news    views    talk    learn    |    about    contribute     republish     crowdfunding     archives     events

bio-inspired

Why are spiders’ webs so complex? Might they have other functionalities besides being a simple trap? One of the most interesting answers to this question is that spiders might use their webs as computational devices.

by   -   June 27, 2017

MIT CSAIL team’s system of quadcopters that fly and drive suggest another approach to developing flying cars

Harvard scientists use simple materials to create semi-soft machines that walk like insects.

The device named “Spark” flew high above the man on stage with his hands waving in the direction of the flying object. In a demonstration of DJI’s newest drone, the audience marveled at the Coke can-sized device’s most compelling feature: gesture controls. Instead of a traditional remote control, this flying selfie machine follows hand movements across the sky. Gestures are the most innate language of mammals, and including robots in our primal movements means we have reached a new milestone of co-existence.

A researcher at the University of the West of England (UWE Bristol) is developing a bio-inspired ‘smart’ knee joint for prosthetic lower limbs. Dr Appolinaire Etoundi, based at Bristol Robotics Laboratory, is leading the research and will analyse the functions, features and mechanisms of the human knee in order to translate this information into a new bio-inspired procedure for designing prosthetics.

by   -   May 4, 2017

Teen roboticist Ben Vagle returns with an updated version of his TrotBot—this time featuring retractile toes.

Image courtesy of flora robotica, Photo by Anders Ingvartsen, CITA

Robots and plants are being intricately linked into a new type of living technology that its creators believe could be used to grow a house.

interview by   -   March 18, 2017



In this episode, Audrow Nash interviews Bradley Knox, founder of bots_alive. Knox speaks about an add-on to a Hexbug, a six-legged robotic toy, that makes the bot behave more like a character. They discuss the novel way Knox uses machine learning to create a sense character. They also discuss the limitation of technology to emulate living creatures, and how the bots_alive robot was built within these limitations.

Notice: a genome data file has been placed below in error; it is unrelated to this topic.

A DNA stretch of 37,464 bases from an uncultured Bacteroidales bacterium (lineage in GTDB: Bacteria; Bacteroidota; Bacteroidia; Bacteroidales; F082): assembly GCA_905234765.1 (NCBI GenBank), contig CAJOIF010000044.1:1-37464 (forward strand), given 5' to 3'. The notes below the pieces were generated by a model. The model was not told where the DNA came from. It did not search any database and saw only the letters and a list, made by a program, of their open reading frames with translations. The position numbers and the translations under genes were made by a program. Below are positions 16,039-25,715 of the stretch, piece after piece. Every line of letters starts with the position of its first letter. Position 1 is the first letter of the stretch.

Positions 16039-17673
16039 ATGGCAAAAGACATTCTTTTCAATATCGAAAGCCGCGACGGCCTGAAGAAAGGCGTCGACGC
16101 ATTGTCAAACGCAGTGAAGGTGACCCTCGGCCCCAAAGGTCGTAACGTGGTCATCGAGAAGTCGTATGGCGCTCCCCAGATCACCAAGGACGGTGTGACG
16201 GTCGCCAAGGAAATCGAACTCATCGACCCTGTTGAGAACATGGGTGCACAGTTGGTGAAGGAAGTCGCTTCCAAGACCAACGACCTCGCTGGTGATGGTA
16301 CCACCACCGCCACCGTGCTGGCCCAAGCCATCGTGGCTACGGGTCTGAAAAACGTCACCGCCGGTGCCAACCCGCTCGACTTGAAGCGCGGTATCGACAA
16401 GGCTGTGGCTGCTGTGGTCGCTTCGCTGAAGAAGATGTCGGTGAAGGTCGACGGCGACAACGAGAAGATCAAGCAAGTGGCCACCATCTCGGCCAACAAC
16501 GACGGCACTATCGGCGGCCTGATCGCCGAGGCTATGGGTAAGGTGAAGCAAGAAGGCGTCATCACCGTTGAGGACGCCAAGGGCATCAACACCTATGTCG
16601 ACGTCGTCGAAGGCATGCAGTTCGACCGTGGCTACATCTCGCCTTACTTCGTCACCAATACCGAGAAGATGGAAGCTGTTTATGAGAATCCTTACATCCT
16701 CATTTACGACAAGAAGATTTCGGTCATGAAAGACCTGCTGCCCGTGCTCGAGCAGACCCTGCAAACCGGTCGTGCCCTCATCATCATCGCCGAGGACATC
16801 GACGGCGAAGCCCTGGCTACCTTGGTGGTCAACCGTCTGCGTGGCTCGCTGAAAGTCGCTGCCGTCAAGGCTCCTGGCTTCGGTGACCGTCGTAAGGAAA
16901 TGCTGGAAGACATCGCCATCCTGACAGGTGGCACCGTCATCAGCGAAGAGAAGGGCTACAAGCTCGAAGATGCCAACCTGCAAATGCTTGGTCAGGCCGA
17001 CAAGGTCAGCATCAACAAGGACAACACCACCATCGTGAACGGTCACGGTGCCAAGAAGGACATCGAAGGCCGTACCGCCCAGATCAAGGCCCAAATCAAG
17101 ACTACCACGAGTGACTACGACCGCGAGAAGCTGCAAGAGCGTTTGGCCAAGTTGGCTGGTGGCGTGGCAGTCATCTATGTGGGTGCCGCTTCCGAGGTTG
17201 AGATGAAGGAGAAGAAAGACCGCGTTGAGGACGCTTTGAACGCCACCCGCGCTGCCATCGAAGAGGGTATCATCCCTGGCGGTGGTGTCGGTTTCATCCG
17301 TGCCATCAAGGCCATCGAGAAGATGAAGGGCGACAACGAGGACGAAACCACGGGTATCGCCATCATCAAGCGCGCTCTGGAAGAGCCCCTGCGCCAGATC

Chances are that you’ve never given much thought to how insects walk, or what combination of leg movements–or gaits–is most stable or fastest, but, if like a group of scientists from Ramdya, Floreano and Ijspeert labs, NCCR Robotics, you are trying to create fast and robust robots, taking inspiration some of nature’s most agile movers might give you just the inspiration you need.

by   -   February 2, 2017
“Hydrogels are soft, wet, biocompatible, and can form more friendly interfaces with human organs,” says Xuanhe Zhao, associate professor of mechanical engineering and civil and environmental engineering at MIT. Photo: Hyunwoo Yuk/MIT Soft Active Materials Lab

Engineers at MIT have fabricated transparent, gel-based robots that move when water is pumped in and out of them. The bots can perform a number of fast, forceful tasks, including kicking a ball underwater, and grabbing and releasing a live fish.

by   -   February 1, 2017

Coupled with audio and vital-sign data, this deep-learning, wearable system could someday serve as a “social coach” for people with anxiety or Asperger’s

by   -   January 30, 2017

A Harvard team quantifies significant metabolic energy savings gained from its wearable gait-improving robot

New technique uses biomaterials to make complex devices that could be used for many implantable applications, including drug delivery and stents, and could lead to advances in precision medicine

Design company After the Flood team-up with author Lloyd Shepherd and illustrator Eunike Nugroho to offer a speculative glimpse of first-contact between a 21st century explorer and a host of wild robots. Are they friend or foe? Where do they come from and what controls them? If we saw one for the first time tomorrow, what would we tell our friends?

interview by   -   January 7, 2017

imageedit_3_7647357799

In this episode, Audrow Nash interviews Domenico Prattichizzo, Professor of Robotics at the University of Siena and Senior Scientist at the Istituto Italiano di Tecnologia in Genova in Italy, about a device for assisting people who have lost the use of one of their hands, for example by a stroke. The device is an extra finger that functions to press an object into the paralyzed hand so that it can be grasped.



Deep Learning in Robotics
June 24, 2017


Are you planning to crowdfund your robot startup?

Need help spreading the word?

Join the Robohub crowdfunding page and increase the visibility of your campaign